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STAR ready to shine again

North Shore native Paul von Goertz has taken on many challenges over years of rebuilding classic and antique boats. His latest: restoring the last surviving Isle Royale double-ended gas boat, the STAR, from its rotting remains.

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Paul von Goertz works on restoring the STAR last November. (Photo courtesy of Paul von Goertz)

North Shore native Paul von Goertz has taken on many challenges over years of rebuilding classic and antique boats. His latest: restoring the last surviving Isle Royale double-ended gas boat, the STAR, from its rotting remains.

Von Goertz grew up on the shore of Lake Superior about two miles from Park Point. By watching all of the boat traffic in the area, Von Goertz became a boat expert at a very young age. By the time he was 14 years old, he had built a 12-foot catboat with only hand tools. Over the years, he started to rebuild classic and antique boats. Von Goertz said each boat that he rebuilds is carefully selected to teach him something about the different techniques and theories used in wooden boatbuilding.

For his latest project, Von Goertz said the choice was quite clear: The vessel should be a North Shore gas boat. He said he hoped that one of those vessels would help him learn more about boats built for North Shore and Isle Royale commercial fishing.

Old wooden commercial fishing boats are extremely hard to find, he said. The production and use of wooden fishing boats largely stopped by the 1950s. After 60 years, most of the boats have rotted away or have been used as firewood. Boats of that era were not built to last 100 years; they were meant to be replaced every six to eight years.

During an interview last week, Von Goertz recalled his first choice for the boat he wanted to rebuild.

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"I wanted to rebuild a Hill family boat, since they are boat builders who live in town," he said.

There were three boats in Knife River that were close to what he was looking to rebuild. Each boat was owned by the sons or relatives of commercial fishermen. Von Goertz said he approached each one and attempted to interest them in selling their boat to him, but none of them were willing to sell because the boats have become a part of their "family."

A break came with the help of the owner of the Knife River Campground, Randy Ellestad. Ellestad was aware of the STAR, a 20-foot wooden gas boat that was built in 1934 and had fished Isle Royale for many years. The STAR is an open boat with a one-cylinder gas engine; it went through a couple owners who lived on the North Shore and eventually ended up in Knife River, where in 1970 it was sold to a person who intended to restore it.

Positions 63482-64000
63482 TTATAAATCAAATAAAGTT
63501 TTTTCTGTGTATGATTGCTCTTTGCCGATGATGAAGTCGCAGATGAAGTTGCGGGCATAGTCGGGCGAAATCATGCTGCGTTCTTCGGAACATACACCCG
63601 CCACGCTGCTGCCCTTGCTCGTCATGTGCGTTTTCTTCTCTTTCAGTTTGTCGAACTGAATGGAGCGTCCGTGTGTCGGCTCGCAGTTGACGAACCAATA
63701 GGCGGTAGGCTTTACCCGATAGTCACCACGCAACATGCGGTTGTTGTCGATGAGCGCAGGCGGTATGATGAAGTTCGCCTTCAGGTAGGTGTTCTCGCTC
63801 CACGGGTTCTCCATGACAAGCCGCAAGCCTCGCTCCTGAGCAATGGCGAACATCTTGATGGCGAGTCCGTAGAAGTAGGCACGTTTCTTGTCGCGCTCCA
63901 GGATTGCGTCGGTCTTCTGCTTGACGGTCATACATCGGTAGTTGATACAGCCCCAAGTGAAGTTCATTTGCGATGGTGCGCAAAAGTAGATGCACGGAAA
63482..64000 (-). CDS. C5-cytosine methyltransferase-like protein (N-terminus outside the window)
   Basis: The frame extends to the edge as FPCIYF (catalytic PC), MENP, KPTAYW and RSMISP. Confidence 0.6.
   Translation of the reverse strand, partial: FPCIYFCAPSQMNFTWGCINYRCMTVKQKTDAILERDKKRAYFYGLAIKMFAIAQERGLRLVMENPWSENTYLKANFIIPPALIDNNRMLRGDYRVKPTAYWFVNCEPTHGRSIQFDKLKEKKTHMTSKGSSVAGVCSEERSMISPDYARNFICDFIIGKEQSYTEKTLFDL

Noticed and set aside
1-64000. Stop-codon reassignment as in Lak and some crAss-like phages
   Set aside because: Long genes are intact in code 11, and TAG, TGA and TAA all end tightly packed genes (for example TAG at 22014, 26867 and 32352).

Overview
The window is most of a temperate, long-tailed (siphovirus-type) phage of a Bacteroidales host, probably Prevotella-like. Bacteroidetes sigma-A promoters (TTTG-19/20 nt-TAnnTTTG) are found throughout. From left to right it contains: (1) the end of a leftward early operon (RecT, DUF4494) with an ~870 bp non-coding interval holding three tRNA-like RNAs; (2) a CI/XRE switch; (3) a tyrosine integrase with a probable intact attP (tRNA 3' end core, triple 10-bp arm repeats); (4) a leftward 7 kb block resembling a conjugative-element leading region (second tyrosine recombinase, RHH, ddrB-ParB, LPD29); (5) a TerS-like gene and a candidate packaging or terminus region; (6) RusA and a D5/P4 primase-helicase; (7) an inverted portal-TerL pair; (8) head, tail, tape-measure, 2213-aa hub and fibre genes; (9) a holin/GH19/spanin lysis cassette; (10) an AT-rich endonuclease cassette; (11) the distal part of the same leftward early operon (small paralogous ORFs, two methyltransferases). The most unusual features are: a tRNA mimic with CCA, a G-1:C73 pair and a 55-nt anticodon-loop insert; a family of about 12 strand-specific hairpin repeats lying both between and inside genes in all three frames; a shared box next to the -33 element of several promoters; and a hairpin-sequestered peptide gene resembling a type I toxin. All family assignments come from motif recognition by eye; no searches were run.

In 2002, Ellestad discovered that the STAR still had the same owner from 1970, but it had not been restored and was now in Grand Marais. Ellestad said what he saw when he found the STAR was sad: It was uncovered on its starboard side, slowly rotting into the ground.

Von Goertz said he immediately was interested in the STAR after looking at photos Ellestad had acquired. After seeing that the vessel was designed for the large seas one could expect fishing the waters off the shore of Isle Royale, Von Goertz was determined to find it.

The first verdict on the STAR, Von Goertz said, was that it was "too far gone." But after sitting down with his friends and coming up with an approach to rebuild the boat, Von Goertz accepted the challenge with a goal of keeping as much original material as possible.

Because there was heavy damage and rotting on the starboard side of the boat, Von Goertz had to restore the boat's shape. He first started by removing everything that had been tacked on to the boat, and then started working on the hull. While fixing the hull, Von Goertz discovered that the boat had a wider beam toward the front to help the bow climb up and over waves, rather than plowing through them.

Next, he started removing the frames or ribs of the boat; that's as far as he had gotten through last November, when worked stopped for the winter. This month, Von Goertz said, he can finally start working on the boat again now that the weather is warmer.

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Once finished with the STAR, Von Goertz plans on using her out on Lake Superior for a while. Then, he said, he'll probably get another itch to restore or build a different boat - and because he will be turning 70 years old this year he doesn't know how many boats are left in him.

When he is ready to give up the STAR, he plans on either selling it, or giving it to the Lake County Historical Society or to the North Shore Commercial Fishing Museum in Tofte.

"It is a piece of local history and it is not going to leave the area," Von Goertz said.

Related Topics: LAKE SUPERIORTWO HARBORS
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